3. However, this must be seen in the context of Jim telling Andy what had happened the day before. So, Jim might well assume the images Andy was showing related to the assault and were possibly of the perpetrator. Further, the identification is contaminated by what occurs afterwards. Andy appears to endorse Jim’s identification of Steve, and also states that the assault on Jim is the kind of thing Steve would do (i.e. Steve is of bad character and has done other similar acts). The effect, we can see in the facts of the question, is that Jim almost immediately firms up his identification. He moves straight from saying, ‘I think it is him, it looks quite like him’, to saying, ‘…it’s him alright, I’m 100% sure’.

  4. The contamination of the identification provides a basis for the exclusion of the evidence under s 78 of the Police and Criminal Evidence Act, 1984. Section 78 states that the court may refuse to allow prosecution evidence to be given if it appears to the court that having regard to all the circumstances, including the circumstances in which the evidence was obtained, the admission of the evidence would have such an adverse effect on the fairness of the proceedings that the evidence ought not to be admitted. One of the principles of exclusion under s 78 is that the evidence is unreliable, and Steve’s advocate will argue this in respect of Jim’s identification. See MLE 13th Ed at pp293-294.

  5. Another issue concerns the police investigation. After the officers were sent the images, they seem to have made efforts to comply with the guidance on ‘Facebook identifications’ contained in R v Alexander [2013] 1 Cr App R 334 (26), CA. They sought to obtain details from the witness of the circumstances of the identification including details about searches and images viewed. Such details enable the jury to properly assess how the identification occurred and the defence are better able to test its reliability. These are arguments which might be made by the prosecution in support of admissibility: the ability of the defence to test the identification evidence and the jury to assess it means that it would not be unfair to admit it. See MLE 13th ed at p292.

  6. However, in refusing Jim a formal identification procedure, the police are in breach of Code D3.12. According to R v Forbes [2001] 1 AC 473, the obligation to hold a formal identification applies even where there has been a prior informal identification (see the reasoning in the text). However, Roberts in his ‘Commentary’ [2017] Crim LR 801 doubts the forensic value of a formal identification after an informal identification and argues that one should only be held if the suspect requests it. (In the facts of the question, Jim has requested it).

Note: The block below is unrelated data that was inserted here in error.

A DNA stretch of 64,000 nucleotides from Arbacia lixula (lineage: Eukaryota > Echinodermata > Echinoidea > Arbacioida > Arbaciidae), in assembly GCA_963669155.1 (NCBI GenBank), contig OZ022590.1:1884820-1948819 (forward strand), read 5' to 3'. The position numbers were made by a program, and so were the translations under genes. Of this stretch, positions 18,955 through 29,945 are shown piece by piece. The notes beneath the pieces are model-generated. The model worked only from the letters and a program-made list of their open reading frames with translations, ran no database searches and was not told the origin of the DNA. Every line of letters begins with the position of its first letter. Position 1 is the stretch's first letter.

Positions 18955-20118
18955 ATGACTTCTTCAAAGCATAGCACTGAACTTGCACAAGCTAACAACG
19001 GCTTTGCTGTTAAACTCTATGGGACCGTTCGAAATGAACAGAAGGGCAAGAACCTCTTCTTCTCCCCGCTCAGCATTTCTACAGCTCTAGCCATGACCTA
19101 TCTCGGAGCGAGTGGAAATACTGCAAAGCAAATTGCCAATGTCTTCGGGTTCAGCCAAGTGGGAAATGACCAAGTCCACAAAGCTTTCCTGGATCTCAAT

7. A breach of Code D provides grounds for exclusion, but does not necessarily mean evidence will be excluded. The focus will be on whether it renders the trial unfair. Steve may argue that he has been deprived of an opportunity to have the identification tested in a formal procedure and, to show the importance of this, can point to the discrepancies between Jim’s first description and what he (Steve) actually looks like. The prosecution may argue that any unfairness can be addressed by cross-examination about the breach and a judicial direction in respect of it (directions will be mentioned shortly in this note- form answer). See MLE 13th ed at pp293-294.

  8. It is hard to know whether Jim’s identification evidence would be excluded by the judge. The defence certainly have a strong argument that the identification was flawed by Andy’s comments endorsing the identification and implying that Steve had perpetrated other similar acts. This, combined with the refusal by the police to hold a formal identification procedure in breach of Code D, could well be enough to justify exclusion.

  9. If the evidence is admitted, the jury would need clear directions about the circumstances of the identification including, in particular, the possibility that Jim was influenced in his identification (see R v Alexander and the Crown Court Compendium (July 2019), Part 1, 15-1, para 6). The jury would also need to be directed that the breach of Code D was a breach of a positive obligation and that the accused had been deprived of the opportunity to have the identification tested in a formal procedure (see R v Gojra [2010] EWCA Crim 1939 and The Crown Court Compendium (July 2019), Part 1, 15-1, Example). See MLE 13th ed at pp293-294.
Back to top